The likeliest reason for the uncertainty, said Assistant Superintendent Linda Jenkins, was a combination of high turnover among district and school administrators and new officials not questioning the current practice.

Jenkins, like Superintendent Bette Hyde, was hired after the abstinence-only practice had been in effect.

The board of directors adopted a policy in August 1999 that said AIDS education was to emphasize abstinence as the only sure defense against contracting the fatal, incurable disease through sex.

Jenkins said that directive was likely construed as requiring an abstinence-only sex education curriculum and the policy wasn’t officially reviewed until the new law took effect.

“Practice became part of the culture and it was never really questioned,” Jenkins said.

How many other policies are out there that continue because of a misunderstanding creating a truth that no one questions?

At least one commenter to the story sees this as the religious right and “GWB” being the likely culprits, but if this really did start in 1999, then it was at least a year before Bush became president.

ChalleNGing Education

This is the view from the bunks on day one at the Oregon Youth Challenge program. A similar school will begin in Bremerton in January 2009. Kitsap Sun photo by Larry Steagall

Sunday’s story and slideshow Oregon Program Gives Window Into Bremerton’s Planned Youth Academy shows what will be in place in Bremerton in 2009.

But let’s consider the broader education questions. A school like this becomes useful because even the rosiest of estimates pin graduation rates between 80 and 85 percent. Most studies have it closer to 70 percent.

Whatever the number, between 15 and 30 percent of high school kids don’t graduate. The numbers are worse for minorities. Enter the National Guard Youth Challenge program. At 200 kids a year per state, more or less, it won’t solve the problem by itself.

Of course, some bristle at the methods. One commenter on the story said it “Looks like a Hitler youth camp.” That’s true, if you believe everything military equals Hitler. Others might object more reasonably. Those who support it, though, point to the Youth Challenge’s emphasis on educating the whole child. They don’t stick to the basics, necessarily, but they don’t overlook them either. In fact, by stressing over details like how to brush teeth and fold clothes, it becomes about as basic an educational experience as you can get.

Another irony of the program is that while it improves the educational status of the students involved, it does little in terms of meeting No Child Left Behind standards, because those call for improvement from year to year. Since you have a different batch coming into the school twice a year, the stats are not going to change much. It could have a positive impact on WASL scores, simply because more kids would be passing.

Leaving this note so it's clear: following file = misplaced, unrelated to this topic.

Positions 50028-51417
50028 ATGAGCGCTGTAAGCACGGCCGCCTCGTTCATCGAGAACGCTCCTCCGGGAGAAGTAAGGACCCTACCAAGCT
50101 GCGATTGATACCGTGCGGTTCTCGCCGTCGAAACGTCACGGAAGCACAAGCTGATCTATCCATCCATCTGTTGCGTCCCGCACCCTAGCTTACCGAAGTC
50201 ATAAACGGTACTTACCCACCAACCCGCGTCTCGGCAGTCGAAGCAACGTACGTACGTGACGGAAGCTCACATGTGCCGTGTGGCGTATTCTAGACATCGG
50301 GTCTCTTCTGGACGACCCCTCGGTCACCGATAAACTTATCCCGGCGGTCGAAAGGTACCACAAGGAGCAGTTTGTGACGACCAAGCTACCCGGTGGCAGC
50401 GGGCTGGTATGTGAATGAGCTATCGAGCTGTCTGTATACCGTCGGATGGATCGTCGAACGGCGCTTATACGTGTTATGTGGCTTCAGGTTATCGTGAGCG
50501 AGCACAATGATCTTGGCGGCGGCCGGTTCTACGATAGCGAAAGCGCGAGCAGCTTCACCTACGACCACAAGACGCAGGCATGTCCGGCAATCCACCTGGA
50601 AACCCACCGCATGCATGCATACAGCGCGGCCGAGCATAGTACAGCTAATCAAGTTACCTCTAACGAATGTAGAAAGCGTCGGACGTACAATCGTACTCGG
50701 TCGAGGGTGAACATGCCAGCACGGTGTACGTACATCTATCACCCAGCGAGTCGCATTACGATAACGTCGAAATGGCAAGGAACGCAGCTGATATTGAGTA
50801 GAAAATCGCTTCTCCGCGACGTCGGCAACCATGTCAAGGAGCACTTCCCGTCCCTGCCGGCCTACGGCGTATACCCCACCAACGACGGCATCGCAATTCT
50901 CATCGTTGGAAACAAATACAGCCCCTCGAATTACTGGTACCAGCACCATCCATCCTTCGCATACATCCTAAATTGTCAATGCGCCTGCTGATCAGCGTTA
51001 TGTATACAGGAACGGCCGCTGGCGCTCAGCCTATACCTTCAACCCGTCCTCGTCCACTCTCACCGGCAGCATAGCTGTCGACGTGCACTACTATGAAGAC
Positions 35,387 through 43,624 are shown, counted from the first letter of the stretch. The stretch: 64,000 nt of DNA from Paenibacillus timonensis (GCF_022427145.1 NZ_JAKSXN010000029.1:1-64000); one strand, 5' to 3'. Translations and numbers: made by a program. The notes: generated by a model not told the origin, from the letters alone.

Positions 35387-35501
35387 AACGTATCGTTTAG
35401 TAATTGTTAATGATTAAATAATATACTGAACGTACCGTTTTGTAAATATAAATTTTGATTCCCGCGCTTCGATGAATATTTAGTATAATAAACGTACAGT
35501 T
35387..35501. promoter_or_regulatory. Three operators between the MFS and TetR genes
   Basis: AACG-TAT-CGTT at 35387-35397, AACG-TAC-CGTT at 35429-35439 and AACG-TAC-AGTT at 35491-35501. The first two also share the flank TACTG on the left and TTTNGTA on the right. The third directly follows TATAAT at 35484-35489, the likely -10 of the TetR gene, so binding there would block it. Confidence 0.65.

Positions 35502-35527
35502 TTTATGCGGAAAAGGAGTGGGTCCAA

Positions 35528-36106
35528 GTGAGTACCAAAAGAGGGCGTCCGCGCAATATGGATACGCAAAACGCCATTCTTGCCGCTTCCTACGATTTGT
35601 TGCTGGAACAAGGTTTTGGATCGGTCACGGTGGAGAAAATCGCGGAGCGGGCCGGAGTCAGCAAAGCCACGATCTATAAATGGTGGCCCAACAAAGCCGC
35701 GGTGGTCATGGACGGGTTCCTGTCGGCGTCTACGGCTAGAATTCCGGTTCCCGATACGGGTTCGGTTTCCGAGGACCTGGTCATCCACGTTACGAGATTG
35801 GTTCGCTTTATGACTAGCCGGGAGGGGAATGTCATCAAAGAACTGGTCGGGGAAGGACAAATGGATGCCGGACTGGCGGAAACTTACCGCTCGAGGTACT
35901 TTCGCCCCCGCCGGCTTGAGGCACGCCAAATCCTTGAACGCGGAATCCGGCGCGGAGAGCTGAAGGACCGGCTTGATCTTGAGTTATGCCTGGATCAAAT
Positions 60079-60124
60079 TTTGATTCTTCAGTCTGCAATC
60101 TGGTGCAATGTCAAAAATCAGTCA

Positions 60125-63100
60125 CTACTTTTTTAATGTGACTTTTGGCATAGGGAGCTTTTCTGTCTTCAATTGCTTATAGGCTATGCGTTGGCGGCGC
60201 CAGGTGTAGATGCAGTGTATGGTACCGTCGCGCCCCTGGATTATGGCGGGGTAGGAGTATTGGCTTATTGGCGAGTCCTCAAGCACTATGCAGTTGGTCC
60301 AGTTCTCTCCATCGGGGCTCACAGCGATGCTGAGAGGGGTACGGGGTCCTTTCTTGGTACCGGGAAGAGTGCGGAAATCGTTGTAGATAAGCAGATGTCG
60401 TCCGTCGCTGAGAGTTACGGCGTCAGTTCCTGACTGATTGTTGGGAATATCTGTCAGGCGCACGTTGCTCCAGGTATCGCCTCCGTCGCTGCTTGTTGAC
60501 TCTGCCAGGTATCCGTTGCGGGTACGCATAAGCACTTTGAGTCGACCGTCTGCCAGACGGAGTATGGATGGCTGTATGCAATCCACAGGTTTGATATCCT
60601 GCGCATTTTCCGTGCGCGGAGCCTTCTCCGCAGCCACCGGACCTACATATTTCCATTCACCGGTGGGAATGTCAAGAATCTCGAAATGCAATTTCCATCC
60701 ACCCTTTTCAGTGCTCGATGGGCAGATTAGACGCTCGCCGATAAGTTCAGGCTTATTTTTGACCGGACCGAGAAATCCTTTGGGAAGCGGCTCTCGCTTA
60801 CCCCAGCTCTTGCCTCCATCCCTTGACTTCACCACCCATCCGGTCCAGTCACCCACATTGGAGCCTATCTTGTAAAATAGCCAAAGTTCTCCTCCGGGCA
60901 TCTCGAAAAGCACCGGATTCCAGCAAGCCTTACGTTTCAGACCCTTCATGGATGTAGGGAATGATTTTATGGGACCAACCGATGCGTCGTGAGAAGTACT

The other issue is that this clearly does not fit the traditional model for school education. That’s a problem if school officials resist. Terry Bergeson, the state’s superintendent of public instruction has been to the school in Bend, so there is acceptance here. That school’s founder, Mike Caldwell, said in Oregon there was initially resistance from state educators. “You’re not educators,” the establishment said. Caldwell readily agreed. The school contracted educators and does still. The Guard doesn’t seem to be meeting that resistance here. The Bremerton School District will likely be the education provider.

You can look at a school like this by itself, recognize it for what it does (good or bad) and have the discussion within that singular context. But I wonder if this school doesn’t raise broader questions about education. Are there other school models that don’t get the support this one does? How about the resistance to language immersion (particularly Spanish) that surfaced here when Bremerton announced it was beginning its program.

It was 13 years ago when Oregon started its Youth Challenge program. When Washington has its school up and going, there will still be 18 other states that do not. Does a solution like this always take that long to move? If so, why?

Few School Board Candidates

Derek Sheppard writes:

When looking at the county-wide elections filings list, the thing that strikes me are how few school board races are contested. As much flak as school boards around the county get, you’d think more people would run for office. Out of the 14 board positions in Kitsap County, four are contested.

Why do you think that is?

If you want to see the county-wide list, go HERE.

Time to File Soon

Changes are afoot for the “Tracking the Speedway” blog, but like the worst of radio shows I’ll do nothing more than hint from now until launch. Never you mind just yet. I’ll tell you June 1.

In the meantime, it seems like you folks would be interested that candidates for local office can begin filing June 4. Chris Henry will have a story about it Sunday.

Although this is an off election year — no presidential, legislative or judicial races, at least in Kitsap County — several local races are already drawing attention. Among the most high profile contests, City of Port Orchard residents will decide who will replace outgoing Mayor Kim Abel, who has decided not to seek a second term, and long-time Port of Bremerton Commissioner Mary Ann Huntington will defend her seat following a large port levy hike in 2007.